Plaintiffs filed a putative class action against Energy Transfer Partners and its affiliates alleging that they manipulated the price of natural gas futures and options in violation of the Commodities Exchange Act (CEA). Hershey v. Energy Transfer Partners, L.P., ___ F.3d ___, 2010 WL 2510122, *1 (5th Cir. June 23, 2010). According to the allegations underlying the class action complaint, plaintiffs bought and sold natural gas futures and options on the New York Mercantile Exchange (NYMEX), and sought “to represent a class of natural gas futures and options contracts traders.” Id. The class action alleged that defendants “manipulate[ed] the price of natural gas delivered at the Houston Ship Channel (‘HSC’) and alleged economic harm to [plaintiffs’] NYMEX natural gas futures contracts caused by that manipulation.” Id. Defense attorneys moved to dismiss the class action on the ground that the CEA required plaintiffs to allege that defendants specifically intended to manipulate NYMEX natural gas futures contracts; the district court agreed and dismissed the complaint. Id., at *1, *4. Plaintiffs appealed and the Fifth Circuit affirmed.

We do not here summarize the natural gas futures market. See Hershey, at *1-*2. The issue presented, as a matter of first impression in the Fifth Circuit, was whether defendants were correct in arguing that in order to assert a claim under the CEA plaintiffs were required “to allege that Defendants specifically intended to manipulate the price of natural gas” at a specific location (the Henry Hub) thereby satisfying the requirement under the CEA “that the manipulation be specifically directed toward the underlying commodity of the contract.” Id., at *4. And the district court was considering this defense against a backdrop of regulatory action in that defendants previously had paid $10 million to the Commodities Futures Trading Commission (CFTC) and $30 million to the Federal Energy Regulatory Commission (FERC) to settle claims that defendants “created and then exploited price differences between the HSC and the Henry Hub, a major confluence of natural gas pipelines and the settlement price for all NYMEX natural gas futures contracts.” Id., *1, *3. Not surprisingly, plaintiffs’ class action complaint “substantially mirror[ed] the allegations in regulatory actions against Defendants by the CFTC and FERC.” Id., at *3.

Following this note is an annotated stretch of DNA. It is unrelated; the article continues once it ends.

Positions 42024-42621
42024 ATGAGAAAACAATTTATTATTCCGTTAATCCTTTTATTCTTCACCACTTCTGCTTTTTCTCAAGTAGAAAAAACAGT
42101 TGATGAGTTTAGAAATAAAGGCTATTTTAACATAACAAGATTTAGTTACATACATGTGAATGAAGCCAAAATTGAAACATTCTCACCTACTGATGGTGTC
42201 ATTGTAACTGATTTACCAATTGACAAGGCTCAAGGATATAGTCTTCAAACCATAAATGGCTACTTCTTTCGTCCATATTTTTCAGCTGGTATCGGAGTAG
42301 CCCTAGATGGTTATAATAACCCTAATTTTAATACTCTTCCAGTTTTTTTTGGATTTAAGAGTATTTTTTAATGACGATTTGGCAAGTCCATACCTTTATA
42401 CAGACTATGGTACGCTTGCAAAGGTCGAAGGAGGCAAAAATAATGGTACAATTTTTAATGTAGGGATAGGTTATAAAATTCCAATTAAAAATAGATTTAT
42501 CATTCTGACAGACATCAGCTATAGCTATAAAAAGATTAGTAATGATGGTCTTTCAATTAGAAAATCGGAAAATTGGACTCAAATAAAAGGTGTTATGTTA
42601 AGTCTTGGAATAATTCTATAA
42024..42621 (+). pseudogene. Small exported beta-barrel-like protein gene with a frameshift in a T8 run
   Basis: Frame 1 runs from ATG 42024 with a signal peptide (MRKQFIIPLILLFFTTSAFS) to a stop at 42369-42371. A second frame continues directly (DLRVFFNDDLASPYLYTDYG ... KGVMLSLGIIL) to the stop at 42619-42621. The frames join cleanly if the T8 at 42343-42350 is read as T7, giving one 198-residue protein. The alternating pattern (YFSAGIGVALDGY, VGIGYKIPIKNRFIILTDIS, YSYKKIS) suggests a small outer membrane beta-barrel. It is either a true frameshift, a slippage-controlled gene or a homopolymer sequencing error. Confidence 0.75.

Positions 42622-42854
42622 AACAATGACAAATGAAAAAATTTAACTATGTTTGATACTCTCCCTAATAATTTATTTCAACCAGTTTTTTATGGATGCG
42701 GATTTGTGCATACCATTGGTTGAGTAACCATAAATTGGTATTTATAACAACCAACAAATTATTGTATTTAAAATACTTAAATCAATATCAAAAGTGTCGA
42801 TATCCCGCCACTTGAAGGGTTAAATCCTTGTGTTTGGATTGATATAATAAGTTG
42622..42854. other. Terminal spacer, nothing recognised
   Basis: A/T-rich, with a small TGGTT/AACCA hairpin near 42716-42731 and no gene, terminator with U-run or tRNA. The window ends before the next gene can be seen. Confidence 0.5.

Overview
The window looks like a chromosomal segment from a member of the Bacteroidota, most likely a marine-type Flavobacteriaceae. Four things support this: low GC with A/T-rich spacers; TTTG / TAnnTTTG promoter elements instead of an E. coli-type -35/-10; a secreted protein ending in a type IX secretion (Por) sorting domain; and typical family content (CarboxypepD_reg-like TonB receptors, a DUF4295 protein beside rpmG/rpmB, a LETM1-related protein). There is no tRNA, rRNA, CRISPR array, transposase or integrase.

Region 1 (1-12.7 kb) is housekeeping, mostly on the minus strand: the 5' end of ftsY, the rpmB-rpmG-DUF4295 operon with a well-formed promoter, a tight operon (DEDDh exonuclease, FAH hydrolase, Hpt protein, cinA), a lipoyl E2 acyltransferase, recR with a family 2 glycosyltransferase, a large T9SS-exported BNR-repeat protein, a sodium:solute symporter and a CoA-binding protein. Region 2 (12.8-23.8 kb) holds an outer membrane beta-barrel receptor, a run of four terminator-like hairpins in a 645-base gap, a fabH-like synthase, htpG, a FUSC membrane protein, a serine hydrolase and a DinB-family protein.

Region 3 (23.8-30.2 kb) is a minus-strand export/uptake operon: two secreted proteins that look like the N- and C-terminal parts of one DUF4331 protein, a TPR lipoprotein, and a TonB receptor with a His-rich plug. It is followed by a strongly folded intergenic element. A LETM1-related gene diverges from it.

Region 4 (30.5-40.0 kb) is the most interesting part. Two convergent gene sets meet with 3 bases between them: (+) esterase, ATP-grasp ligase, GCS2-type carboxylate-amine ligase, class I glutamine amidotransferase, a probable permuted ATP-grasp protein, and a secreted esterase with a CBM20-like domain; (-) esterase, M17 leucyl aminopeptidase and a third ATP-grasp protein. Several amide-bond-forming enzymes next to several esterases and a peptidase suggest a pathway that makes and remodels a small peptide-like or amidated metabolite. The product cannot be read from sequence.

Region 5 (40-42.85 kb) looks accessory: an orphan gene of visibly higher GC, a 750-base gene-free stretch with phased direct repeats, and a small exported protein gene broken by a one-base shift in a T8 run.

Class Action Court Decisions Uncategorized

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iPhone Class Action Defense Cases–Apple and AT&T Mobility Antitrust Litigation: California Federal Court Certifies Nationwide Class Action Against Apple And AT&T On iPhone Antitrust Claims

Jul 12, 2010 | By: Michael J. Hassen

Class Action Complaint Against Apple and AT&T for Antitrust Violations in Connection with Sale and Marketing of iPhone Warranted Class Action Treatment California Federal Court Holds

Plaintiffs filed a putative nationwide class action against Apple and AT&T Mobility (ATTM) alleging federal antitrust violations; specifically, the class action complaint alleged “monopolization in violation of Section 2 of the Sherman Act, violation of the Magnuson-Moss Warranty Act, 15 U.S.C. §§ 2301, et seq., and violation of the Computer Fraud and Abuse Act, 18 U.S.C. § 1030.” In re Apple & ATTM Antitrust Litig., ___ F.Supp.3d ___ (N.D.Cal. July 8, 2010) [Slip Opn., at 1]. The district court summarized the allegations underlying the class action complaint at page 1 as follows: “Plaintiffs allege that although they were required to purchase a two-year service agreement with ATTM when they purchased their iPhones, Apple and ATTM had secretly agreed to technologically restrict voice and data service in the aftermarket for continued voice and data services for five years, i.e., after Plaintiffs’ initial two-year service period expired. Plaintiffs also allege that Apple monopolized the aftermarket for third party software applications for the iPhone, and that Apple caused the iPhone to become unusable if it detected that a customer had “unlocked” their iPhone for use with other service providers.” Defense attorneys for Apple moved for summary judgment with respect to the class action’s iPhone Operating System Version 1.1.1 claims, which the district court granted. Id., at 2. We do not here discuss that portion of the court order. Rather, as part of the same order, the district court considered plaintiffs’ motion to certify the litigation as a class action; the district court granted class action treatment to the lawsuit. Id. It is the class action certification portion of the decision that we discuss below.

Plaintiff’s class action certification motion sought to certify the litigation on behalf of a nationwide class defined as follows: “All persons who purchased or acquired an iPhone in the United States and entered into a two-year agreement with Defendant AT&T Mobility, LLC for iPhone voice and data service any time from June 29, 2007, to the present.” In re Apple, at 12-13. (The motion additionally sought certification of a sub-class defined as “All iPhone customers whose iPhones were ‘bricked’ by [Apple] at any time during the Class Period.” Id., at 13. However, the district court granted Apple’s motion for summary judgment on the “bricking” claim, so the court did not address the sub-class. Id.) The federal court noted that with respect to Rule 23(a)’s requirements for class action certification, Apple and ATTM did not contest numerosity, see id., at 13-14, nor did they contest adequacy of representation, see id., at 21-22. But defendants argued that the commonality and typicality requirements of Rule 23(a) had not been met, and that Rule 23(b) had not been met.

Certification of Class Actions Class Action Court Decisions Uncategorized